Artificial intelligence can now predict suicide with remarkable accuracy
When someone commits suicide, their family and friends can be left with the heartbreaking and answerless question of what they could have done differently. Colin Walsh, data scientist at Vanderbilt University Medical Center, hopes his work in predicting suicide risk will give people the opportunity to ask “what can I do?” while there’s still a chance to intervene.
Walsh and his colleagues have created machine-learning algorithms that predict, with unnerving accuracy, the likelihood that a patient will attempt suicide. In trials, results have been 80-90% accurate when predicting whether someone will attempt suicide within the next two years, and 92% accurate in predicting whether someone will attempt suicide within the next week.
The prediction is based on data that’s widely available from all hospital admissions, including age, gender, zip codes, medications, and prior diagnoses. Walsh and his team gathered data on 5,167 patients from Vanderbilt University Medical Center that had been admitted with signs of self-harm or suicidal ideation. They read each of these cases to identify the 3,250 instances of suicide attempts.
This set of more than 5,000 cases was used to train the machine to identify those at risk of attempted suicide compared to those who committed self-harm but showed no evidence of suicidal intent. The researchers also built algorithms to predict attempted suicide among a group 12,695 randomly selected patients with no documented history of suicide attempts. It proved even more accurate at making suicide risk predictions within this large general population of patients admitted to the hospital.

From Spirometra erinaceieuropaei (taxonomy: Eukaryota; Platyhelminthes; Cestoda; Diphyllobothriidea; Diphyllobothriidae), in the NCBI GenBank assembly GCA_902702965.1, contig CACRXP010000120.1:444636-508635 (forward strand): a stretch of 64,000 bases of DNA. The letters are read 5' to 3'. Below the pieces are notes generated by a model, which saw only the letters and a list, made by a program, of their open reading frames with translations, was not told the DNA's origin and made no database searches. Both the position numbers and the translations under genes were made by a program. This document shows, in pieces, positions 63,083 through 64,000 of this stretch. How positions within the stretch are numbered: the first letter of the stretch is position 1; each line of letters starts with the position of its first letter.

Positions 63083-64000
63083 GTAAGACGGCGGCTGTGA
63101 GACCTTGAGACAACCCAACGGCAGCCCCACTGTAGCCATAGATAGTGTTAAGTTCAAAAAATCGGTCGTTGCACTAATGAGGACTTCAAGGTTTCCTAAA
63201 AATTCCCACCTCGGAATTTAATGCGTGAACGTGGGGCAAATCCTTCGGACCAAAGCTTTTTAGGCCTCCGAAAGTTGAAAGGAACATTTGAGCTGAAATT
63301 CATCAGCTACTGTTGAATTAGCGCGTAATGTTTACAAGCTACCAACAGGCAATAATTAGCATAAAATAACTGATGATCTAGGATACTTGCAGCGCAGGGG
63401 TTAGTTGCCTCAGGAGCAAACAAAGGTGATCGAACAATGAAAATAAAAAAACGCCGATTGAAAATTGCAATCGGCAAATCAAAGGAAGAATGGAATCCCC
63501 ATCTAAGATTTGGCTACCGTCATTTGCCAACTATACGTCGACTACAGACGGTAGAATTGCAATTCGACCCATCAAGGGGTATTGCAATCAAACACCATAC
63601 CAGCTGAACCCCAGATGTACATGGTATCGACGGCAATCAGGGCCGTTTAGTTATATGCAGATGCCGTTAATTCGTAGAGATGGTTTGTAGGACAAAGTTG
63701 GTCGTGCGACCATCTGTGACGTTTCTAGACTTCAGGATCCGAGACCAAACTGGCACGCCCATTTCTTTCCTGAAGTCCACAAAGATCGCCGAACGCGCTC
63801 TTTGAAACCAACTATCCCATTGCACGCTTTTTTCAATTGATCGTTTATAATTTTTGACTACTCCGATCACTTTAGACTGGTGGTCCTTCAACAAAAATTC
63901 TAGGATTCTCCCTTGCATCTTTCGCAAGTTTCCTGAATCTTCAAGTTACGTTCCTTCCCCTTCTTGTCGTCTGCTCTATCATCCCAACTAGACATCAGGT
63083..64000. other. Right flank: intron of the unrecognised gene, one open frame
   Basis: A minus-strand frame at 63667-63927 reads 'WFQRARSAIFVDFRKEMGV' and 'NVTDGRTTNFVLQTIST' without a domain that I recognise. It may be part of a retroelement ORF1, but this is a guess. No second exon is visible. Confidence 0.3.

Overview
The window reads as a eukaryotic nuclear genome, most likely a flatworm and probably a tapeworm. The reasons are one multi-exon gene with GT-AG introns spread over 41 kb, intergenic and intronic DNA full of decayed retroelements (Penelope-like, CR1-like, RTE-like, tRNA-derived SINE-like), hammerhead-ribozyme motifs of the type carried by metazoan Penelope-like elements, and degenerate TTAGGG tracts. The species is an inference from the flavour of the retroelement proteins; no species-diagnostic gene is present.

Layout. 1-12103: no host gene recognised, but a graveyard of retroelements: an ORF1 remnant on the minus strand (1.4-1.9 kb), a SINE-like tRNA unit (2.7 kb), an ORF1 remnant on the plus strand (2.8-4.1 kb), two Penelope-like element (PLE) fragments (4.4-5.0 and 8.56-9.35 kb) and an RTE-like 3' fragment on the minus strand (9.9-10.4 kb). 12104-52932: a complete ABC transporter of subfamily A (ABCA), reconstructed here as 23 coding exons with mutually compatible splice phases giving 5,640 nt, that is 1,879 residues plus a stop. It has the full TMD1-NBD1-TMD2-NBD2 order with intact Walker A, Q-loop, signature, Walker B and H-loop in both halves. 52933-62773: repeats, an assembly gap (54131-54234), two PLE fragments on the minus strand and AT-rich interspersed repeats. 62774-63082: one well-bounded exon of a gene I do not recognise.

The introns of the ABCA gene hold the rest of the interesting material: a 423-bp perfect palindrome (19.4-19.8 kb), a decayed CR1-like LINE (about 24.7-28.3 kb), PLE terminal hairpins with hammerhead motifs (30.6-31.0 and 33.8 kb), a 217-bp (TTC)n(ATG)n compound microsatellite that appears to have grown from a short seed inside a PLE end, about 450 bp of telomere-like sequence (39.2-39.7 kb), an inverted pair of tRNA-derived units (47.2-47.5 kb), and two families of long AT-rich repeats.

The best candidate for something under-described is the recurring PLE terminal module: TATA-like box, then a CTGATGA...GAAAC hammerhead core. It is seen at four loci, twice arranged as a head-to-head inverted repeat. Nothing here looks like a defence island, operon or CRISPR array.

Walsh’s paper, published in Clinical Psychological Science in April, is just the first stage of the work. He’s now working to establish whether his algorithm is effective with a completely different data set from another hospital. And, once confidant that the model is sound, Walsh hopes to work with a larger team to establish a suitable method of intervening. He expects to have an intervention program in testing within the next two years. “I’d like to think it’ll be fairly quick, but fairly quick in health care tends to be in the order of months,” he adds.
Suicide is such an intensely personal act that it seems, from a human perspective, impossible to make such accurate predictions based on a crude set of data. Walsh says it’s natural for clinicians to ask how the predictions are made, but the algorithms are so complex that it’s impossible to pull out single risk factors. “It’s a combination of risk factors that gets us the answers,” he says.
That said, Walsh and his team were surprised to note that taking melatonin seemed to be a significant factor in calculating the risk. “I don’t think melatonin is causing people to have suicidal thinking. There’s no physiology that gets us there. But one thing that’s been really important to suicide risk is sleep disorders,” says Walsh. It’s possible that prescriptions for melatonin capture the risk of sleep disorders—though that’s currently a hypothesis that’s yet to be proved.
The research raises broader ethical questions about the role of computers in health care and how truly personal information could be used. “There’s always the risk of unintended consequences,” says Walsh. “We mean well and build a system to help people, but sometimes problems can result down the line.”
Researchers will also have to decide how much computer-based decisions will determine patient care. As a practicing primary care doctor, Walsh says it’s unnerving to recognize that he could effectively follow orders from a machine. “Is there a problem with the fact that I might get a prediction of high risk when that’s not part of my clinical picture?” he says. “Are you changing the way I have to deliver care because of something a computer’s telling me to do?”
For now, the machine-learning algorithms are based on data from hospital admissions. But Walsh recognizes that many people at risk of suicide...